Danger Lurking in Your Ice Cream: Does Your Brand Pass
Yes I’ll admit that I love Ice Cream as much as the rest of the world but please just hold the rBGH! You should avoid ice cream made from the milk of cows treated with rBGH, the growth hormone given to cows to increase their milk production. Once again the US thinks it’s just fine to consume but it has been banned by Canada, New Zealand, Australia and all European Union countries! So who are some of the offending ice cream makers: Blue Bunny, Dreyer’s, Breyer’s, Haagen Daas and Baskin Robbins still use milk for their ice cream that has been treated with rBGH.
The use of rBGH is a spiraling issue because cows then need antibiotics because the rBGH causes udder infections. These infections in turn lead to puss and antibiotic residue in the milk used for your scrumptious ice cream. Yuck!
So perhaps instead of Bunny Tracks or Peanut Butter Panic we’ll get some Udder Destruction! Is it really worth the risks of Ice Cream with rBGH!
Ingesting antibiotics from a cow reduces the effectiveness of an antibiotic when you actually need one! The other frightening reality is that the rBGH hormone when injected into cows more than doubles the levels of IGF-1 in a cow’s milk. Recent studies show it increased up to six times the amount when rBGH is used. High levels of IGF-1 are shown to seriously increase risk for breast, colon and prostate cancers. Pre-menopausal women with even moderately elevated blood levels of IGF-1 are up to seven times more likely to develop breast cancer. No matter how yummy the ice cream, is it really worth the risk of ice creams with rBGH.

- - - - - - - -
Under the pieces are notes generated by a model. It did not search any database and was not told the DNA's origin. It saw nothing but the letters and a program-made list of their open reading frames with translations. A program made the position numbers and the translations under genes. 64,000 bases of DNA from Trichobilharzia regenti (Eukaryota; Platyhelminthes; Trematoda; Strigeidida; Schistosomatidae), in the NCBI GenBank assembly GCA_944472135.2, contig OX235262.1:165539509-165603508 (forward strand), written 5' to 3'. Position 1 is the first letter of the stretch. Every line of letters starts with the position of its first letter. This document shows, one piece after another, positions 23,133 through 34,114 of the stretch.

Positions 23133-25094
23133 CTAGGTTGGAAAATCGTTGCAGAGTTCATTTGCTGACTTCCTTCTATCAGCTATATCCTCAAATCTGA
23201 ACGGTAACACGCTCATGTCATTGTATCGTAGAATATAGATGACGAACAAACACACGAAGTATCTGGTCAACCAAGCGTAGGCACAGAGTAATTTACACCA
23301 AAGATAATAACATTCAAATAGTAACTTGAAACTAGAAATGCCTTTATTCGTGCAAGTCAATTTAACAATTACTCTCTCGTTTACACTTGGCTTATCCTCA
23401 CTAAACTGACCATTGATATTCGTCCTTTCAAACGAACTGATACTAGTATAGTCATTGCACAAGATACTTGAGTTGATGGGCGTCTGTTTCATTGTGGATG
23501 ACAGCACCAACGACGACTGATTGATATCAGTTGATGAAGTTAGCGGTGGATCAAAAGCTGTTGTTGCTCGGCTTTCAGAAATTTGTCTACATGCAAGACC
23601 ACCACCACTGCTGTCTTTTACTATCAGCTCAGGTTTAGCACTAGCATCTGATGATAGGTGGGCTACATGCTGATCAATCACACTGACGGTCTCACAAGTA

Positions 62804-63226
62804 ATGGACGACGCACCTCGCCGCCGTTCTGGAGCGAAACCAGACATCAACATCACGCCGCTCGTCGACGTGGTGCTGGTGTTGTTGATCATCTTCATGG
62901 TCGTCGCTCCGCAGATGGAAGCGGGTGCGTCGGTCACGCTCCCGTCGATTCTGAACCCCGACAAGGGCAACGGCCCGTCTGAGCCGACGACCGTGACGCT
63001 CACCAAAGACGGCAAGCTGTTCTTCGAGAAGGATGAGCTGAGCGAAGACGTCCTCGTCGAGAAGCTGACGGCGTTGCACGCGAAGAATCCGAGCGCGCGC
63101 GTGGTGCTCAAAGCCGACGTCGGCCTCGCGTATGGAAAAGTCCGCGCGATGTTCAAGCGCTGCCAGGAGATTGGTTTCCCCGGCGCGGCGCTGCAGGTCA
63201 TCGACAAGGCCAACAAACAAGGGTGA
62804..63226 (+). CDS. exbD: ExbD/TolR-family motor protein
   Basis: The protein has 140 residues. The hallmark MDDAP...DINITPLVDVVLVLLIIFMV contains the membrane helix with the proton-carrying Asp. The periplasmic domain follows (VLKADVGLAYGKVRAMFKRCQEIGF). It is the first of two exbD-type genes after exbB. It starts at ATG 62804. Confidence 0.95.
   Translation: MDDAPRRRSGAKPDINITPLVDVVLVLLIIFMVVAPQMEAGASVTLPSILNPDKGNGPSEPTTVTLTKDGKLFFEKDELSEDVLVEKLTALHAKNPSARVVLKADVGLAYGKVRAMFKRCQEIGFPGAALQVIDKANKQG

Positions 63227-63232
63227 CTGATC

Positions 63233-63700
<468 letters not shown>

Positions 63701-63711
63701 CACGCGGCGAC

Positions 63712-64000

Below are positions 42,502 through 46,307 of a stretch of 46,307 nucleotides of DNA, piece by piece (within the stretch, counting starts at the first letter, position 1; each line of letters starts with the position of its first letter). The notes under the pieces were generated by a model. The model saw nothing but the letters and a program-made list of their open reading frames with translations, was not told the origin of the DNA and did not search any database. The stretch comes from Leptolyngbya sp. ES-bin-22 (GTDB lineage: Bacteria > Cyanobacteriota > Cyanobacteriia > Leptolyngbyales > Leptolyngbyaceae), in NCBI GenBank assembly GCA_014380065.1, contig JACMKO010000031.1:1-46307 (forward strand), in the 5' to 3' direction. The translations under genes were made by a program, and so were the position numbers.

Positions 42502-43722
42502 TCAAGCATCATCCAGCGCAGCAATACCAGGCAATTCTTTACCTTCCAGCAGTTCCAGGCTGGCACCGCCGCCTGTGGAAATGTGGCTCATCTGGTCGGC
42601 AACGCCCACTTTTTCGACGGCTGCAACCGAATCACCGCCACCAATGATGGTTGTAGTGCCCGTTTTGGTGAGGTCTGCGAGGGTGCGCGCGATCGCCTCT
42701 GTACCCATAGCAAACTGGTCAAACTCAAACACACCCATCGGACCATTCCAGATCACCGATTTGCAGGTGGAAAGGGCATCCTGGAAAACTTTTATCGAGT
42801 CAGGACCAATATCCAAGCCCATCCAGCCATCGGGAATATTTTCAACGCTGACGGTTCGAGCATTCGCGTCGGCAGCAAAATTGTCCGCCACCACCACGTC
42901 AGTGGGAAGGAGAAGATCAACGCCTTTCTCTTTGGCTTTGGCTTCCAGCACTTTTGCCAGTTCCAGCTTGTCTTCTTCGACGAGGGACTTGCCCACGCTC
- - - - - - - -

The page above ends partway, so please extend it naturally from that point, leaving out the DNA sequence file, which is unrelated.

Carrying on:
John Robbins, formerly of Baskin Robbins won’t eat this Ice Cream!
Dr. Shiv Chopra, who spent 17 years in the Human Safety Evaluation of Drugs given to food-producing animals in Canada, explains his first reaction when a drug safety review for rBGH landed on his desk.
“I was concerned,” he said, “so I raised some questions, because it was a growth hormone … The questions I raised were very simple, normal scientific questions.
If you’re going to give something to food-producing animals, then under the laws of both the countries [Canada and the US], the company must demonstrate that it will produce no harm, ultimately, to people who consume that product.
They said no, they don’t want it tested, and there is no need to test it because it’s the same hormone, although it’s genetically engineered, that the cow produces.
I said it doesn’t matter. Even if it’s naturally produced hormone obtained from the cows, if you give an excess of it, just like if you take too much insulin for yourself, you can die…
I said, “You must test it in laboratory animals as required under the law.” They did not want to test it…”
Be on the safe side and go organic or dairy free with companies you trust. The good news is that Ben & Jerry’s ice cream is made with rBGH free cows! Ben & Jerry’s gets all their milk from dairies that have pledged not to inject their cows with the Monsanto-developed genetically engineered bovine growth hormone (rBGH). Why, then, can’t Haagen Dazs, Breyers and Baskin-Robbins do the same?
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